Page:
By: Bill Miles
There is no doubt that more than ever, that Pro-bond glue is probably the most controversial none-R/C product to come along in awhile (at least on the I.M.A.C. mailing list). It seems everyone has their own technique for using this glue and everyone has their theories. I will give you my method and opinion on the glue and also go through some simple tests between odorless C.A., epoxy, 3m 77 spray, and contact cement. I will cover odorless C. A. because any of these glues can also be used for capping stabs and wings.
First, Probond is a product made by Elmers. It is found in most do-it-yourself super stores like Lowes, Home Depot, and even Wal-Mart. It comes in a black, white and gold bottle. It comes in two sizes, oz. and the large bottle oz. (in the long run-cheaper if you do a lot of wings and I do). It has the consistency of pancake syrup. It is a little thicker than some of the finishing resins out there, so it doesn’t soak into the wood or foam quite as quickly. It is water-soluble so it’s easier to work with than epoxy. With epoxy I usually have to have a bottle of alcohol, latex gloves and baby powder standing by (that’s right-baby powder). Along with epoxy, Probond is easy to take off of your hands with baby powder and if you just don’t want glue to ever touch your hands, I guess you may want to still use the gloves. But at any rate, it’s easier to wash off. As with epoxy however, you never want to let this stuff spill on your wood building surface. You will never scrap it off or pull it up without pulling up some of your building board.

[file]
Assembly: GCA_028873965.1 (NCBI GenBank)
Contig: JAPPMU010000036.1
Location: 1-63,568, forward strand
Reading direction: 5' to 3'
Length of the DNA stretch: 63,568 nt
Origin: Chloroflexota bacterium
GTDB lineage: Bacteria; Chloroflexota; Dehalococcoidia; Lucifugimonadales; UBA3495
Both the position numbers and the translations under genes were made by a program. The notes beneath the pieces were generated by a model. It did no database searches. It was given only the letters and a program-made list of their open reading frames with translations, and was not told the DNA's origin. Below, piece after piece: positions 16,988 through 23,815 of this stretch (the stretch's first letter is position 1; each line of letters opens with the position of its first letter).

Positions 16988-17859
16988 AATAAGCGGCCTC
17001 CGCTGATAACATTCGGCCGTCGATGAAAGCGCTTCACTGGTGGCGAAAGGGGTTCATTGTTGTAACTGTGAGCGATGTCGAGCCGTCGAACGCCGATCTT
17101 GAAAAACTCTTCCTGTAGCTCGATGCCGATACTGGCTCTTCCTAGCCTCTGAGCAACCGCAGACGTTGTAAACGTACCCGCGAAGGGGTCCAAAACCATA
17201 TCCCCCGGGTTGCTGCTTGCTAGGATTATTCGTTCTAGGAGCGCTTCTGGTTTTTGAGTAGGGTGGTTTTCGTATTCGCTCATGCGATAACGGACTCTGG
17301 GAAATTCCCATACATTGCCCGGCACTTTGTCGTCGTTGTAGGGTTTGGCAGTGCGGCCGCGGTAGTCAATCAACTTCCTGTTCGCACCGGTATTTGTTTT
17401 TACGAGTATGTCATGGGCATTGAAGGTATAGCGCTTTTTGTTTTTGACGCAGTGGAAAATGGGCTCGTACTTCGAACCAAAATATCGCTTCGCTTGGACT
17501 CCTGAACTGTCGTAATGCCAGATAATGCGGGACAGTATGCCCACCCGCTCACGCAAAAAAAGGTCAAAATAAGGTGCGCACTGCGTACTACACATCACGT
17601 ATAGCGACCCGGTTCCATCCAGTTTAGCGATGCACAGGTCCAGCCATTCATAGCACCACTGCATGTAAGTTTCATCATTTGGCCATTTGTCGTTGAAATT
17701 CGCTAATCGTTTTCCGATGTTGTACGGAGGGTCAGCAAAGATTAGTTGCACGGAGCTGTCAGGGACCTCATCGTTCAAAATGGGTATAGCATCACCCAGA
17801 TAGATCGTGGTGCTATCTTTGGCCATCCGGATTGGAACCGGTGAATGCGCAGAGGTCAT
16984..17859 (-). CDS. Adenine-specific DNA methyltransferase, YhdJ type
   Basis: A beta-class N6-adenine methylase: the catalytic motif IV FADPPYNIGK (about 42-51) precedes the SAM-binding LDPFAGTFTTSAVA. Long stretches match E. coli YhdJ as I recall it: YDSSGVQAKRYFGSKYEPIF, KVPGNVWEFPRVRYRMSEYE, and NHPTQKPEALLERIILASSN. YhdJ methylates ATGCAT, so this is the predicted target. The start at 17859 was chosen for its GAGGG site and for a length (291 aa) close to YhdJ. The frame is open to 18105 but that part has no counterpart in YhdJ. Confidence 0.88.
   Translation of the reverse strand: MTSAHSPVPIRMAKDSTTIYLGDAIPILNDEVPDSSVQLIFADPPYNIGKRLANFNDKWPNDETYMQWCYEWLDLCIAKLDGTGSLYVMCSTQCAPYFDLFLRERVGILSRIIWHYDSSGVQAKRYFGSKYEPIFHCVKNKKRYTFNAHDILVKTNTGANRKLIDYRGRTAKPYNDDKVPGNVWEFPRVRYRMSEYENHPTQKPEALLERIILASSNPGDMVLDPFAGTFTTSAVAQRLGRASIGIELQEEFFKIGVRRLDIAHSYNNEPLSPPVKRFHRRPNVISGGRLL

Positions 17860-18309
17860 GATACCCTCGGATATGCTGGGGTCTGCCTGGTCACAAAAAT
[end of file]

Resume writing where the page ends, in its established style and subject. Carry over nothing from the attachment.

Everybody who has used it out there has his or her own theory for using it. First of all, the directions on the bottle say to wet the surface before you use it. I have found that this is not necessary. The humidity here in S.C. is usually enough to negate the use of water. I first start with the usual for sheeting wings. A large (depending on the size wing panel) flat clean building surface, wax paper, the glue, masking tape, and whatever form of weight that you want to use. I use several sheets of particleboard leftover from jigs that I built for fuselages.
It is heavy in several sheets and it disperses the weight evenly over the entire wing surface. I usually take some form of sticky backed sandpaper and stick it to one part of my building surface in a long sheet. Great Planes makes great sandpaper for they’re sanding bars. I use this to edge sand the balsa so that all the sheets are even. The best method that I have heard of is to use T-pins to hold all of the sheets together in one stack and then run the stack up and down the sandpaper to make an even edge. After edge sanding (if I have to) I then tape the sheet together using masking tape, with the edges of the sheets butted together.
You then have an option with Probond (and this is probably the neatest part). To glue or not to glue, that is the question! What I mean by this is either you can edge glue the sheets or leave them taped together (believe it or not)! Do all wing skins in this fashion. Lay down the first saddle. You now have an option of putting wax paper down or not. If you do not glue the sheet together, you should probably wax paper the entire saddle. There is a chance of the glue coming out between the sheets. It is a very slim chance and it wouldn’t ruin the panel if it did, but it just adds time to the building when you have to pick or sand foam off of your wing.